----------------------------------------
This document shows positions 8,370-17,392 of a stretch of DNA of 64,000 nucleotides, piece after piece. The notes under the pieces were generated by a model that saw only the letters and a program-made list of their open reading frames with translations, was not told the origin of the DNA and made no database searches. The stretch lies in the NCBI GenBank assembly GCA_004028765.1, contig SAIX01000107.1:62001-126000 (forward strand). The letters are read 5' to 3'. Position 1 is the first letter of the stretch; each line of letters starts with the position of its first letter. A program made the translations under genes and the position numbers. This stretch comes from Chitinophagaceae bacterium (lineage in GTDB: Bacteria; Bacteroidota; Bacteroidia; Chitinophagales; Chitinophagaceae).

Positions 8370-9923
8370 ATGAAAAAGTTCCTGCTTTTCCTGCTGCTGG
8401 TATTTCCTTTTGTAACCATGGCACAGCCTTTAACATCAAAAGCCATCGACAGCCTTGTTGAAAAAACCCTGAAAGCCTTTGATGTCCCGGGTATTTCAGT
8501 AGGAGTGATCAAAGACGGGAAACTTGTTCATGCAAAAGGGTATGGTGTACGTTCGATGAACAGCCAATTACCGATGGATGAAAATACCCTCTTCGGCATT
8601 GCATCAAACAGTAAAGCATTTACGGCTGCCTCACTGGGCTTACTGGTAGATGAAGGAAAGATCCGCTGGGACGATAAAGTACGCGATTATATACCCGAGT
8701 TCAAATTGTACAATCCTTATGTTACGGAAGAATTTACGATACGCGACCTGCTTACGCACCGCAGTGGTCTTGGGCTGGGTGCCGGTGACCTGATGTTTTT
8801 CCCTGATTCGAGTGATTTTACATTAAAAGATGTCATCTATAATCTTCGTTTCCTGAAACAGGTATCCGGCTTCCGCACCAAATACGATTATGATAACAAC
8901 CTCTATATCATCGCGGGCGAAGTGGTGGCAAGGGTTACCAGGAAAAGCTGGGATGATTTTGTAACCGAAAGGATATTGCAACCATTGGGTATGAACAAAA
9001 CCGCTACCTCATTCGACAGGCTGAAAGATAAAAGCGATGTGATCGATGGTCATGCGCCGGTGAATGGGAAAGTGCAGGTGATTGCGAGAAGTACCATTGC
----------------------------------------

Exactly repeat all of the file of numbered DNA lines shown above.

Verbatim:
This document shows positions 8,370-17,392 of a stretch of DNA of 64,000 nucleotides, piece after piece. The notes under the pieces were generated by a model that saw only the letters and a program-made list of their open reading frames with translations, was not told the origin of the DNA and made no database searches. The stretch lies in the NCBI GenBank assembly GCA_004028765.1, contig SAIX01000107.1:62001-126000 (forward strand). The letters are read 5' to 3'. Position 1 is the first letter of the stretch; each line of letters starts with the position of its first letter. A program made the translations under genes and the position numbers. This stretch comes from Chitinophagaceae bacterium (lineage in GTDB: Bacteria; Bacteroidota; Bacteroidia; Chitinophagales; Chitinophagaceae).

Positions 8370-9923
8370 ATGAAAAAGTTCCTGCTTTTCCTGCTGCTGG
8401 TATTTCCTTTTGTAACCATGGCACAGCCTTTAACATCAAAAGCCATCGACAGCCTTGTTGAAAAAACCCTGAAAGCCTTTGATGTCCCGGGTATTTCAGT
8501 AGGAGTGATCAAAGACGGGAAACTTGTTCATGCAAAAGGGTATGGTGTACGTTCGATGAACAGCCAATTACCGATGGATGAAAATACCCTCTTCGGCATT
8601 GCATCAAACAGTAAAGCATTTACGGCTGCCTCACTGGGCTTACTGGTAGATGAAGGAAAGATCCGCTGGGACGATAAAGTACGCGATTATATACCCGAGT
8701 TCAAATTGTACAATCCTTATGTTACGGAAGAATTTACGATACGCGACCTGCTTACGCACCGCAGTGGTCTTGGGCTGGGTGCCGGTGACCTGATGTTTTT
8801 CCCTGATTCGAGTGATTTTACATTAAAAGATGTCATCTATAATCTTCGTTTCCTGAAACAGGTATCCGGCTTCCGCACCAAATACGATTATGATAACAAC
8901 CTCTATATCATCGCGGGCGAAGTGGTGGCAAGGGTTACCAGGAAAAGCTGGGATGATTTTGTAACCGAAAGGATATTGCAACCATTGGGTATGAACAAAA
9001 CCGCTACCTCATTCGACAGGCTGAAAGATAAAAGCGATGTGATCGATGGTCATGCGCCGGTGAATGGGAAAGTGCAGGTGATTGCGAGAAGTACCATTGC